Her current research interests include social history, community cookbooks, signature quilts and researching women’s lives.

Treasure Chest Thursday - 1880 U.S. Census for Edward Hildreth Family

It's Treasure Chest Thursday - time to look in my digital image files to see what treasures I can find for my family history and genealogy musings.

The treasure today is the 1880 United States Census record for my Hildreth great-grandparents and their family in Leominster, Worcester County, Massachusetts: 

The entry for the Edward Hildreth family is below:  

The extracted information for the family, residing in Leominster, taken on 11 June 1880, is:

*  Edward Hildreth - white, male, age 49, married, a machinist, born Mass., father born Mass., mother born Mass.
*  Sophia Hildreth - white, female, age 46, wife, married, keeping house, born Vt., father born Me., mother born Mass.
*  Sophia Stone - white, female, age 84, mother-in-law, widow, Living with son-in-law, born Mass., father born Mass., mother born Mass.

The source citation for the census image is:

1880 United States Federal Census, Worcester County, MassachusettsPopulation Schedule, Leominster; Page 532A (stamped), dwelling #480, family #605, Edward Hildreth household; digital image, ( : accessed 27 May 2012), citing National Archives Microfilm Publication T9, Roll 565.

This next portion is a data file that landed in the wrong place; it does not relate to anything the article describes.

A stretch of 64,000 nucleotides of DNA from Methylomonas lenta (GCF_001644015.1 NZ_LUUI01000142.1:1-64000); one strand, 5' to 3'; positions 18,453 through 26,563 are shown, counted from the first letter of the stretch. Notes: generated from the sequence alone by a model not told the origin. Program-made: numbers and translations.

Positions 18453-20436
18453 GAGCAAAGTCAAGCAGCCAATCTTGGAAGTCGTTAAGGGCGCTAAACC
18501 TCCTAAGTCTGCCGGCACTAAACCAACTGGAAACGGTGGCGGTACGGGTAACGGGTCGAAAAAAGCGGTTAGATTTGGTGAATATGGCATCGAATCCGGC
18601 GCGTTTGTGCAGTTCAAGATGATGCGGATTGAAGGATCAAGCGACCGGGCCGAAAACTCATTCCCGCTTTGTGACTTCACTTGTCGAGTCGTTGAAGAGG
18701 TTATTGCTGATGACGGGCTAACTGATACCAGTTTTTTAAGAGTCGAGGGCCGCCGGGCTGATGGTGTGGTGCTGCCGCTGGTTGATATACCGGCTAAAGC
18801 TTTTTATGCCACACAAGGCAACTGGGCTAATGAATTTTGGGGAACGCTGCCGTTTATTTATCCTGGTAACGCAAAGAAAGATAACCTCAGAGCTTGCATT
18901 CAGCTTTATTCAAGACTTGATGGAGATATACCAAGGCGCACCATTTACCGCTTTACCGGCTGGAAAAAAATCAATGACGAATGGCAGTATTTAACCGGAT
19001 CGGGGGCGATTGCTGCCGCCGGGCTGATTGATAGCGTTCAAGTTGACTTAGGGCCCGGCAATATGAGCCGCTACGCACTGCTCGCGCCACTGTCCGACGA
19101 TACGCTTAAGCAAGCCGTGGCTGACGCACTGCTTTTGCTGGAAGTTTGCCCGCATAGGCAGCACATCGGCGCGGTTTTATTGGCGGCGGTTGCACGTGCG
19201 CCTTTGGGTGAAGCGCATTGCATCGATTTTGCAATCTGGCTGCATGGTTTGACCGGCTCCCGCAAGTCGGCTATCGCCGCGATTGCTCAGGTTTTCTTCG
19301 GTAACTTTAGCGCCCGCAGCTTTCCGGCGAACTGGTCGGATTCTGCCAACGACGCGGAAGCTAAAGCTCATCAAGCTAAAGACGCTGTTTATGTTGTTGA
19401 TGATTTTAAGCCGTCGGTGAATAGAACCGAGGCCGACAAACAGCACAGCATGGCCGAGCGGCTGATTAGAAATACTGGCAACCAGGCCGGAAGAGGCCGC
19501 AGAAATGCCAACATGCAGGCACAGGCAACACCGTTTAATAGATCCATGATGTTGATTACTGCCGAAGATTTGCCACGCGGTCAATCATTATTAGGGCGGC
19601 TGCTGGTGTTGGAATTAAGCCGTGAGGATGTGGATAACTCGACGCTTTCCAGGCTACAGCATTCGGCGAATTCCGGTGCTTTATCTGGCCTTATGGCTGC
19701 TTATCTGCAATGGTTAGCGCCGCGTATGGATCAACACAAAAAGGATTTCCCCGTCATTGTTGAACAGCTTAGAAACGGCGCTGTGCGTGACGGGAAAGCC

I consider the 1880 U.S. Census records to be an "Original Source" (because this "family snapshot" in June 1880 is in its first written form); mostly as "Secondary Information" (since we don't know who provided the information - although it was probably Sophia Hildreth), and as "Indirect Evidence" for most of the information (the exception being the birthplaces, and Edward's occupation which were certainly known by his wife if she was the informant).  

I don't see any obvious errors in this census record (based on what I know about these persons from other records, including birth and marriage records), although Sophia (Buck) (Brigham) (Newton) Stone's birth year was 1797 and not 1796.   

The birthplace for Sophia (Newton) Hildreth, and for her parents, are consistent with most of the other records I have from birth, marriage and death records.